In the closing pages of “Moonlight Mile” (2010), the sixth volume in Dennis Lehane’s Kenzie/Gennaro detective series, Patrick Kenzie announces his intention to abandon his career as a private investigator, return to graduate school and take up the study of history. It requires no great stretch to view that declaration as a not-so-veiled reflection of the author’s own career plans. Having established a solid reputation as a stylish, viscerally compelling urban crime novelist, Lehane himself changed direction, finding new sources of inspiration in the recent American past. The most notable result of this change was “The Given Day” (2008), a sweeping historical epic and a pitch-perfect example of the crime novel as social history.
Set primarily in post-World War I Boston, “The Given Day” uses the experiences and internal conflicts of a single Irish American family — the Coughlins — to illuminate the defining events of an era. The big, densely packed narrative combines a large cast of fictional characters with artfully composed portraits of such real-life figures as Babe Ruth, Calvin Coolidge, John Reed and the young J. Edgar Hoover. The novel ends in January 1920, with the Volstead Act — and 13 years of enforced Prohibition — about to descend on the nation.
Lehane’s latest, “Live by Night,” functions both as an independent narrative and a loosely connected sequel to “The Given Day.” The story begins in 1926, by which time Prohibition — perhaps the greatest gift to organized crime in the country’s history — is in full swing. The novel’s memorably conflicted hero is Joe Coughlin, the youngest member of the Coughlin clan and a man with serious parental issues. The son and brother of prominent Boston policemen, Joe has turned his back on the family business and gone his own very different way. Beginning with a series of petty street thefts, he rises to the upper echelons of the bootlegger’s trade, a thriving business that offers the potential for great wealth and violent death, as Lehane makes clear in his exemplary opening sentences: “Some years later, on a tugboat in the Gulf of Mexico, Joe Coughlin’s feet were placed in a tub of cement. Twelve gunmen stood waiting until they got far enough out to sea to throw him overboard.”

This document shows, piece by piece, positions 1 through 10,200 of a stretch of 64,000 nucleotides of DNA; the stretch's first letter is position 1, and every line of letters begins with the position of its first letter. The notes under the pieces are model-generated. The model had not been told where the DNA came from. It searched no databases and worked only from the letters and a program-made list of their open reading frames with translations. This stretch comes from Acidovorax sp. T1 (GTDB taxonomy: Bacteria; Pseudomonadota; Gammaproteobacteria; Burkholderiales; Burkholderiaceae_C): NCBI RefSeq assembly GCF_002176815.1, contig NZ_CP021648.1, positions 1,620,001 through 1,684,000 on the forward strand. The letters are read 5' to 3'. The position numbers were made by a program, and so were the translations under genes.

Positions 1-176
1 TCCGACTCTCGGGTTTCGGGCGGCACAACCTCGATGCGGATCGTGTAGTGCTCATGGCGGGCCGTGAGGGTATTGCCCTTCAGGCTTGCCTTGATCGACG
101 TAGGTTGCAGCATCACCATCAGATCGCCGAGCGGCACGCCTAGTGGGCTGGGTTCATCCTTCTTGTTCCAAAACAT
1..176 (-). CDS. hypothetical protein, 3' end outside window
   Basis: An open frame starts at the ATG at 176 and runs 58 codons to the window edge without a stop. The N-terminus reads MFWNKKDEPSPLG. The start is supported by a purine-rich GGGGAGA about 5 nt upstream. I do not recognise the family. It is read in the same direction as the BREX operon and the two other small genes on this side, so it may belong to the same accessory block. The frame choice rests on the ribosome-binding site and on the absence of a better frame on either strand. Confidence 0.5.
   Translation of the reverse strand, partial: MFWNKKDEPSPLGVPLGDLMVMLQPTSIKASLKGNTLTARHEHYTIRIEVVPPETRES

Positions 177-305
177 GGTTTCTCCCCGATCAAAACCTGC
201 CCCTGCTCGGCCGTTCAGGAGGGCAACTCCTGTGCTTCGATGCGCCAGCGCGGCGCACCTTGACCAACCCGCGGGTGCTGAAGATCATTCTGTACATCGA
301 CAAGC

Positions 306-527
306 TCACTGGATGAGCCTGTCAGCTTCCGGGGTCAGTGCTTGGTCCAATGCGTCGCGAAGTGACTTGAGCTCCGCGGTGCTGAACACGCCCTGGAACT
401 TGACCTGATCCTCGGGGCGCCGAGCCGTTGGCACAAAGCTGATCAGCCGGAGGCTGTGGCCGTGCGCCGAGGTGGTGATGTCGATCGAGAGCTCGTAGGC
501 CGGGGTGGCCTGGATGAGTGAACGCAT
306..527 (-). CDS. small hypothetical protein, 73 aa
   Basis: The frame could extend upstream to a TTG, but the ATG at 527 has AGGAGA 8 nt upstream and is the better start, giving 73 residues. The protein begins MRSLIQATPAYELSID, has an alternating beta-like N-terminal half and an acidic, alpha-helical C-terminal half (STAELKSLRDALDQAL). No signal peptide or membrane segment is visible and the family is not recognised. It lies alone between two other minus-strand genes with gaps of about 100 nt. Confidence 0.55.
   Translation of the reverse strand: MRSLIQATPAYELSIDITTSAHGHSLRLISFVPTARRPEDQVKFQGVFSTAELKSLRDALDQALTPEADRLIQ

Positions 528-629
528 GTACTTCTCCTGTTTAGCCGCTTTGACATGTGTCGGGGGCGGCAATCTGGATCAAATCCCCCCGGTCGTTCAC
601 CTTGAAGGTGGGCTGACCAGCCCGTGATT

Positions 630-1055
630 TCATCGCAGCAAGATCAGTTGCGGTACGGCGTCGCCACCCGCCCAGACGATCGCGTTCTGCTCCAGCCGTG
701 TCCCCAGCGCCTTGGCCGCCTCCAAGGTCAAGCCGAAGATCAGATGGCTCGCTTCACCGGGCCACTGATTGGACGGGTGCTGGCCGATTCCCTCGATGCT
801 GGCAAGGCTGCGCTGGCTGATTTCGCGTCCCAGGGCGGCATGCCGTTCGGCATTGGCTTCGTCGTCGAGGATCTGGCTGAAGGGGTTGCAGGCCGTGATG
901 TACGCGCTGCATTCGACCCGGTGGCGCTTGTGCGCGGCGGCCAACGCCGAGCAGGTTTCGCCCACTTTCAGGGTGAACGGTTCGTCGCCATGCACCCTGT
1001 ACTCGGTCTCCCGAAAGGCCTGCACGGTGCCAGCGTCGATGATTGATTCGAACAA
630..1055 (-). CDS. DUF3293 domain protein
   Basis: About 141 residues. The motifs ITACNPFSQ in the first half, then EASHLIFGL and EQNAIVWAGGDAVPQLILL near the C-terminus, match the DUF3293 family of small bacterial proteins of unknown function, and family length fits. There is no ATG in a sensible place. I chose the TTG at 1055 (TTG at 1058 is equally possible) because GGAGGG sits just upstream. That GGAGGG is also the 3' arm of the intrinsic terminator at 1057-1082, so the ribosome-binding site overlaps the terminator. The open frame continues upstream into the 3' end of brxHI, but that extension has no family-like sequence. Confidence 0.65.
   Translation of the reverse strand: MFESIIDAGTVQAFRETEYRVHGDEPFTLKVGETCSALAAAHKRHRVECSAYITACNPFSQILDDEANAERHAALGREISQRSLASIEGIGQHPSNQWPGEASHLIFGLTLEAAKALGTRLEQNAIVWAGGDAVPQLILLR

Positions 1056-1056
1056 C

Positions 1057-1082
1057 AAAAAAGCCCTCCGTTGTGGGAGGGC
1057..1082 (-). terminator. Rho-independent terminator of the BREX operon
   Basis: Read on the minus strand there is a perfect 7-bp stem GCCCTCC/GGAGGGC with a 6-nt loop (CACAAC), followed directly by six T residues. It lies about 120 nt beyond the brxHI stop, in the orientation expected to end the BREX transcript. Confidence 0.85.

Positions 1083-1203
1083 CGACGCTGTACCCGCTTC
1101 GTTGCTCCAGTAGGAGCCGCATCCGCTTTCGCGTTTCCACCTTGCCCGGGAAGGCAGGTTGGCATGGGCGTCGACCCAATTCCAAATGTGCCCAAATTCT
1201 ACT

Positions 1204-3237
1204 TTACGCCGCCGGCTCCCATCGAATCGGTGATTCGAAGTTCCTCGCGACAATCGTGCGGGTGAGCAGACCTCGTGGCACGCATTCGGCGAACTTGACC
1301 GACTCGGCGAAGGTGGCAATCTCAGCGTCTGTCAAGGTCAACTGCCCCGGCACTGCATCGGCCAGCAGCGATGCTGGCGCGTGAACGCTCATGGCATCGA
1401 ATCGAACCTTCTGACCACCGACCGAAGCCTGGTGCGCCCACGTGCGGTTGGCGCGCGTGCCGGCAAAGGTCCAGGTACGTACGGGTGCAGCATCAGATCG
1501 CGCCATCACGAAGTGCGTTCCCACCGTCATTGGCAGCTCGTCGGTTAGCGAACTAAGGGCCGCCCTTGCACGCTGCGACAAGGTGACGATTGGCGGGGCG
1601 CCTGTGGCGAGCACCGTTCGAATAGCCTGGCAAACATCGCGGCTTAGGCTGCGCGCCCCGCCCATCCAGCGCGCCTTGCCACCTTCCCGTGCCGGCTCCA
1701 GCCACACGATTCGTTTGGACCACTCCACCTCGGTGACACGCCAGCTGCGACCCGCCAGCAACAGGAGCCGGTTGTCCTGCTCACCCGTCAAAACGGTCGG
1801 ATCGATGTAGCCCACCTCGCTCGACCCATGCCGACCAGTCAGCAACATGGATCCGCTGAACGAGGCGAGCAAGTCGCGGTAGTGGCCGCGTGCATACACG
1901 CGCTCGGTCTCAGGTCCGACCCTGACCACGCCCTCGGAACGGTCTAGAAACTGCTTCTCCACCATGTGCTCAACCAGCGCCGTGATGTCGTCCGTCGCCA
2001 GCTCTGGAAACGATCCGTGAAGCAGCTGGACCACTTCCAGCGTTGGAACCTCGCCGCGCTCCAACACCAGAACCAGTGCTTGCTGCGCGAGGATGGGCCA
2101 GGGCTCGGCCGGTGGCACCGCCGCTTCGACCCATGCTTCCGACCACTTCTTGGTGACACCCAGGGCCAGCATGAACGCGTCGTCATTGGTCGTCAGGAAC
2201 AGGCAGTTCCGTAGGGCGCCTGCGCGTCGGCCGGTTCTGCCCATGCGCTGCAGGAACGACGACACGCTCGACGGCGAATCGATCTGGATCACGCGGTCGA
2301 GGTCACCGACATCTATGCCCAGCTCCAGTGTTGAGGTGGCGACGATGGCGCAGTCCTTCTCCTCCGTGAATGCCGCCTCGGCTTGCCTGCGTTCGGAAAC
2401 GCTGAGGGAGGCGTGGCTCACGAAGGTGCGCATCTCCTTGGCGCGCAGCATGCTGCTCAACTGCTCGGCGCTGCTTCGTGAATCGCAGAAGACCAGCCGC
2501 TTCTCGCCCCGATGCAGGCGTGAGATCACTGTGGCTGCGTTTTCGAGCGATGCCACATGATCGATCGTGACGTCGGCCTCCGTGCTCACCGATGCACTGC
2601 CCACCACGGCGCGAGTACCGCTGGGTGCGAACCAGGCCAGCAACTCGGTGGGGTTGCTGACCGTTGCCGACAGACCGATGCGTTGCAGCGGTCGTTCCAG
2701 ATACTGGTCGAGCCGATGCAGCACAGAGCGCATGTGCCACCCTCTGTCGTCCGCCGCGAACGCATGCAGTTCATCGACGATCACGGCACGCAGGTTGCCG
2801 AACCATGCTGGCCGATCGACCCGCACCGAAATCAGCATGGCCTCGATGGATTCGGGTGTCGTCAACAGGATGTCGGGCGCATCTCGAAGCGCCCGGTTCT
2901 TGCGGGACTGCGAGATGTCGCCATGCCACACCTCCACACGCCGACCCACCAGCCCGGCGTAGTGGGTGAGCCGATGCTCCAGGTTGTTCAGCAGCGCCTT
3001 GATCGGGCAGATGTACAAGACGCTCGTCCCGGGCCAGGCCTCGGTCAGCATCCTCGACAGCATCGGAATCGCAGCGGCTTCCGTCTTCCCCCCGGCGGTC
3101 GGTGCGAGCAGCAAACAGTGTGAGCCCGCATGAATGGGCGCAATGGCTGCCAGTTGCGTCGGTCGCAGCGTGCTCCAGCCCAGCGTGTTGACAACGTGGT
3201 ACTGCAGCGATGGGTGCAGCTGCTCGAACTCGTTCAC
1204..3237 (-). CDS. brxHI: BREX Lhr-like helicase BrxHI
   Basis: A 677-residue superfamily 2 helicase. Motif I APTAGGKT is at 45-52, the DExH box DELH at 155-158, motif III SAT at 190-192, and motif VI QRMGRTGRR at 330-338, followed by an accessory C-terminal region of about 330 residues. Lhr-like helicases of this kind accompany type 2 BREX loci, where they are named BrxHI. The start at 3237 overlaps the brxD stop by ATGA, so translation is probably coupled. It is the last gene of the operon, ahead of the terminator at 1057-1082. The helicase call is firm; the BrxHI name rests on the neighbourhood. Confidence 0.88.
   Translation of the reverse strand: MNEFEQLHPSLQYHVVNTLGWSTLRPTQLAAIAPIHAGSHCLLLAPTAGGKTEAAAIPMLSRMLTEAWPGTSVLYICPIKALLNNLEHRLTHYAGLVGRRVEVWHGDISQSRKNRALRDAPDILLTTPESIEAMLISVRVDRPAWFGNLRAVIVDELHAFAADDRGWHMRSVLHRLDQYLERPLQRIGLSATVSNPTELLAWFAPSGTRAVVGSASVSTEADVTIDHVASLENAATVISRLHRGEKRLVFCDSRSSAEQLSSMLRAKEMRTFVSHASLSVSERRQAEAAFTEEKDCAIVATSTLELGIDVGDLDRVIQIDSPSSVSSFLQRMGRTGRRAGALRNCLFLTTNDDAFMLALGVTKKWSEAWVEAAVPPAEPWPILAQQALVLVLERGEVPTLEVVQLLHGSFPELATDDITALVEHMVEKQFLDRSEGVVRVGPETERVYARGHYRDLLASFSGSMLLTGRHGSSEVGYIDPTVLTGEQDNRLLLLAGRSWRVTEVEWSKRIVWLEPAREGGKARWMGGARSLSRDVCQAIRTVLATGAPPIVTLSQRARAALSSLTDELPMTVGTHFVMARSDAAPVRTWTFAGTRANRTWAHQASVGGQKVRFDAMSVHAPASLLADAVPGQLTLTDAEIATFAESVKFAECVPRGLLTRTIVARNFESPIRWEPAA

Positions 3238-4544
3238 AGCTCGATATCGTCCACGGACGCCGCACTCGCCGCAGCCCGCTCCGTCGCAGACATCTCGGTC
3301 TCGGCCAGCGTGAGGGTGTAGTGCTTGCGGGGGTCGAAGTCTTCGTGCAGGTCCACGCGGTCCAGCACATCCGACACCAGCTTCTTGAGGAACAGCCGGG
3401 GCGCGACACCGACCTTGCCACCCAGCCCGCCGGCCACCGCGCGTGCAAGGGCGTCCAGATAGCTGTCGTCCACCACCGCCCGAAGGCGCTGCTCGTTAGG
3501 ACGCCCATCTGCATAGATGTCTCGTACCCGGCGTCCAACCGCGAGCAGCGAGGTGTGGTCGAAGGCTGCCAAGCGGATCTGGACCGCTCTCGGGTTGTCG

What follows is an episodic narrative that traces the arc of Joe’s career from its earliest days through 1935, two years after the repeal of the Volstead Act. A significant moment occurs early on, when Joe and two compatriots hold up a poker game run by a powerful local mobster. Compounding this mistake, Joe meets — and falls for — the mobster’s mistress, setting in motion a sequence of events that reverberates throughout the novel.
Shortly afterward, a bank heist gone wrong sends Joe to prison, where he encounters Tommaso Pescatore, a Machiavellian crime boss who launches Joe on his high-flying, post-prison career. That career will lead from Boston to Tampa to Havana and will encompass romance, revenge and personal betrayal, along with sudden reversals of fortune, moments of extreme, often stunning, violence and an inevitably tragic denouement.
Reduced to a bare-bones summary, “Live by Night” might sound like the sort of standard crime saga we’ve all encountered far too many times. In Lehane’s hands, however, it becomes something larger and infinitely more complex. With its fresh, precise language, its acute sympathy for the passions that shape — and sometimes warp — its central characters and its lovingly detailed recreation of an earlier age, “Live by Night” transcends the familiar and assumes an unimpeachable reality of its own.
But the true heart of the book — and the heart of Lehane’s achievement — lies in the character of Joe Coughlin and in the moral quandary that comes to dominate his life. Joe sees himself — for a while, at least — as an outlaw, a man who lives by night, who takes pride in defying the conventions of the heartless, hypocritical daytime world. In his view, the outlaw stands above and apart from the morally bankrupt gangster whose actions add to the sum total of human misery. As his career progresses and these once-distinct categories bleed into one another, he is forced to acknowledge his contribution to the misery, chaos and brutality proliferating around him. That bitter and hard-won knowledge defines Joe’s life, lending resonance and depth to this meticulously crafted portrait of our violent national past.
Sheehan is the author of “At the Foot of the Story Tree: An Inquiry into the Fiction of Peter Straub.”
Live by Night
By Dennis Lehane
Morrow. 402 pp. $27.99